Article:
Both Oklahoma State University and New Mexico State University use a version of “Pistol Pete” as a mascot. OSU found that although NMSU had agreed to use a variant, some items sold in connection with its school continued to use the version infringing on OSU’s. Suit was filed, but rather than expensively shooting it out in court, the two have now agreed to let a token fee cover a small leeway for infringement, and leave it at that. [Trademarkologist]
Because if there was any rationale for creating the Department of Homeland Security, it was to ensure that America was not threatened by unlicensed panties suggestive of baseball-team logos. [Tim Cushing, Techdirt]
“If you say anything remotely critical about the Ecuadorian government, you may face a copyright takedown,” wrote Maira Sutton at EFF in May. A Spanish firm that represents the government of Ecuador, Ares Rights, has sent out many such takedown demands, related to media accounts of surveillance, corruption, and the country’s Lago Agrio legal dispute with Chevron. More recently, following growing scrutiny of its own activities, Ares Rights has aimed takedown demands citing supposed copyright infringement against its own critics, including Adam Steinbaugh. Details: Mike Masnick, TechDirt; Ken at Popehat. It has also represented the government of Argentina.
The retreat came after Mike Masnick at TechDirt and Joe Mullin at ArsTechnica pointed out some of the reasons the attempt might be problematic, among them that the challenge had been used widely by other charities before it caught on in August in connection with ALS.
Duke University and the heirs of the late actor John Wayne have been fighting in court for nearly a decade over trademark/licensing rights to the word “Duke” [Eriq Gardner, The Hollywood Reporter]
Too close to the regulation of speech content, too chancy in its impact on the rule of law [Jonathan Turley, Washington Post]:
Many of us recoil at the reference to skin color as a team identity. The problem is that the Redskins case is just the latest example of a federal agency going beyond its brief to inappropriately insert itself in social or political debates. …
The Supreme Court affirmed in 1983 that the IRS could yank tax exemption whenever it decided that an organization is behaving “contrary to established public policy” — whatever that public policy may be. … There is an obvious problem when the sanctioning of free exercise of religion or speech becomes a matter of discretionary agency action. And it goes beyond trademarks and taxes.
Earlier here and here.
Why should trademark law ban “disparagement” in first place? Caleb Brown interviews me on the Washington Redskins case for the Cato Daily Podcast. Earlier here.
David Post has a post at the Volokh Conspiracy laying out the unexpectedly complicated relationship between the federal Lanham Act and state trademark common law. And he presents the First Amendment problem with “disparagement” doctrine head on:
…the constitutional question is also, for me, pretty cut-and-dried; this is precisely the sort of thing the First Amendment prohibits: an agency of the federal government doling out benefits on the basis of whether or not you have used a word or phrase that is ‘disparaging,’ or that “bring into contempt, or disrepute” any “institutions, beliefs, or national symbols.” … [Whether my view of the matter is in tune with current doctrine is another question entirely]
Now that we’ll be canceling trademarks of sports teams with disparaging names, here’s one that got away. [Washington Post]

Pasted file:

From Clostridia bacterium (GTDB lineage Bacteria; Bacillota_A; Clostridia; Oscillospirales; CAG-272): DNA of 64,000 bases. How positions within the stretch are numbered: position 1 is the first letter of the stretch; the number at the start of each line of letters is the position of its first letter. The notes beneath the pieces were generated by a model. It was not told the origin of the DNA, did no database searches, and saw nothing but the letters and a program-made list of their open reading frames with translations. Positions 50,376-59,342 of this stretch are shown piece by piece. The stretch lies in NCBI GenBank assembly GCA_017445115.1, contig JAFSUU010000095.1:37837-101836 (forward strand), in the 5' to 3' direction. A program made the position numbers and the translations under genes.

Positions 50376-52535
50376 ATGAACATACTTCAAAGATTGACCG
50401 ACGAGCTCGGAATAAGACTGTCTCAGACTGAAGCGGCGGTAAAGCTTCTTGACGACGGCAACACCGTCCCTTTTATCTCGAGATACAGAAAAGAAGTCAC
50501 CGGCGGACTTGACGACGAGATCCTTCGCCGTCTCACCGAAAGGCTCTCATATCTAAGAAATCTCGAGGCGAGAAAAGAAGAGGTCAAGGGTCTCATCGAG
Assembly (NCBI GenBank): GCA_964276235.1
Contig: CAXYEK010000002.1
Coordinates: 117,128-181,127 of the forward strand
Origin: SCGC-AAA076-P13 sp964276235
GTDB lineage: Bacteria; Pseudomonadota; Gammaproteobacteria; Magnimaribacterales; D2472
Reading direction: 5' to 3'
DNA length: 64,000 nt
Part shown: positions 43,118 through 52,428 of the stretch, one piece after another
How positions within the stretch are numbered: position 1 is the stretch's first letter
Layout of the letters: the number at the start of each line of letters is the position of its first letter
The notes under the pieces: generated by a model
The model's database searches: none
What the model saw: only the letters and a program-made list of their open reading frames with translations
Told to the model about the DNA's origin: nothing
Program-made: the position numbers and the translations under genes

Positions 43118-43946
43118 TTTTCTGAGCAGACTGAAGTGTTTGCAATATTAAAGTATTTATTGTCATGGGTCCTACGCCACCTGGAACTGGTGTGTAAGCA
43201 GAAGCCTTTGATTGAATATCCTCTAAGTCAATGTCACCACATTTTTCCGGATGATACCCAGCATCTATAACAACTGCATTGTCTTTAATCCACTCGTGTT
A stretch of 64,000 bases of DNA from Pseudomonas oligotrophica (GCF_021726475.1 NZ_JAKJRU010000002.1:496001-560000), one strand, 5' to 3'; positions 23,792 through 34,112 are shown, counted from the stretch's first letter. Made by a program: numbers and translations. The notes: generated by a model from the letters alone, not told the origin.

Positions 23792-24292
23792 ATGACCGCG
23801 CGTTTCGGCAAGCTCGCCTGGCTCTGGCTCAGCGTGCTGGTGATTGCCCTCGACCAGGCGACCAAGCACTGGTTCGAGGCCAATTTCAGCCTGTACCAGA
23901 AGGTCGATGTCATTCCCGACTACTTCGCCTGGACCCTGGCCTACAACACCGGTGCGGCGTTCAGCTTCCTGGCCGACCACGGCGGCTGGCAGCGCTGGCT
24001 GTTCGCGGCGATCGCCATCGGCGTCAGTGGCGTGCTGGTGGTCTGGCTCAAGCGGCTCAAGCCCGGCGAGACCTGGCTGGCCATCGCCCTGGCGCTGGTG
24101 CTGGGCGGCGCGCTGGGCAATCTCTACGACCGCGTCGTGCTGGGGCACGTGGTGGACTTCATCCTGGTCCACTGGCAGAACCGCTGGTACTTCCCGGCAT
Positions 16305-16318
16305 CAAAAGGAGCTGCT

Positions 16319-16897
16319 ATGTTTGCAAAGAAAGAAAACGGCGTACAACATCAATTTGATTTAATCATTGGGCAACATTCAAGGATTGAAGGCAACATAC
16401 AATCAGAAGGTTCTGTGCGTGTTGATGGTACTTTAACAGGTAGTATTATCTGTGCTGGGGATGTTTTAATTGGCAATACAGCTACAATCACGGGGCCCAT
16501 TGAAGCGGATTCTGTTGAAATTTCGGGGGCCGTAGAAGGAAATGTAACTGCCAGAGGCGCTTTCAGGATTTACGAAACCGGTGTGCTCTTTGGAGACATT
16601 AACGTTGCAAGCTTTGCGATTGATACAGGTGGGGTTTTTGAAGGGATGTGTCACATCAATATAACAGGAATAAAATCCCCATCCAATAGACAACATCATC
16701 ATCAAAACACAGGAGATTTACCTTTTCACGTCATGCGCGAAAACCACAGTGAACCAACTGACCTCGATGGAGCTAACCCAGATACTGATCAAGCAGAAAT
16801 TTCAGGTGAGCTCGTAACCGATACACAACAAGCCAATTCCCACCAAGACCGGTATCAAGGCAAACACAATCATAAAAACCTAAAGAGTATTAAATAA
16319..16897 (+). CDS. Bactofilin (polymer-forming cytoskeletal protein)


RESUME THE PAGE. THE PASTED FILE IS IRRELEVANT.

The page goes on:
The maker of the hit video game has obtained a trademark on the use of its name in games and clothing. King.com is asserting its legal rights not only against many games whose names include the word “Candy” — it will presumably make an exception for the old-time board game Candy Land — but also against various users of the word “Saga.” “We won’t make a viking saga without the word Saga, and we don’t appreciate anyone telling us we can’t,” said one group working on a game product that consumers are unlikely to confuse with the Candy Crush version. [GameSpot, A.V. Club, Anthony Wing Kosner/Forbes via Slashdot]
Joe Patrice, Above the Law:
But put aside whether Spin Master can win this infringement claim on the merits, consider what they asked for in their demand letter, as explained on You Rather’s blog:
1. Stop using “You Rather” and any other phrases that are similar to “Would you rather”. This includes one (yes, really) or more of the words “Would”, “You”, or “Rather”.
2. Hand over our yourather.com domain immediately
3. Tell them how much money You Rather has made (presumably to ask for that too)
4. Pay for their lawyers
“One or more of the words ‘Would,’ ‘You,’ or ‘Rather.’” Presumably this is meant to prevent You Rather from just rearranging words, but this is a demand letter, not a contract. There’s no need to get cute and ask the website to agree to abandon any use of the word “you.” This is why people hate lawyers.
The case against Dillard’s we noted earlier this month, and the one against Saks a while back, are no outliers: “Just in the past seven years, the Hells Angels have brought more than a dozen cases in federal court, alleging infringement on apparel, jewelry, posters and yo-yos.” [New York Times]
“Hells Angels is suing 8732 Apparel and Dillard’s Inc. in federal court, claiming trademark infringement of its famous skull-with-wings logo known as the Hells Angels Death Head.” [My San Antonio] The U.S. Department of Justice along with various state law enforcement agencies have deemed the celebrated motorcycle gang to be an organized criminal enterprise.
Attorneys for the state, which has a record of zealously guarding its “I [Heart] NY” promotional logo, have sent a threat to a model train company over a discontinued replica model of a real-life train that used the logo [Joe Patrice, Above the Law] [Corrected: state, not city]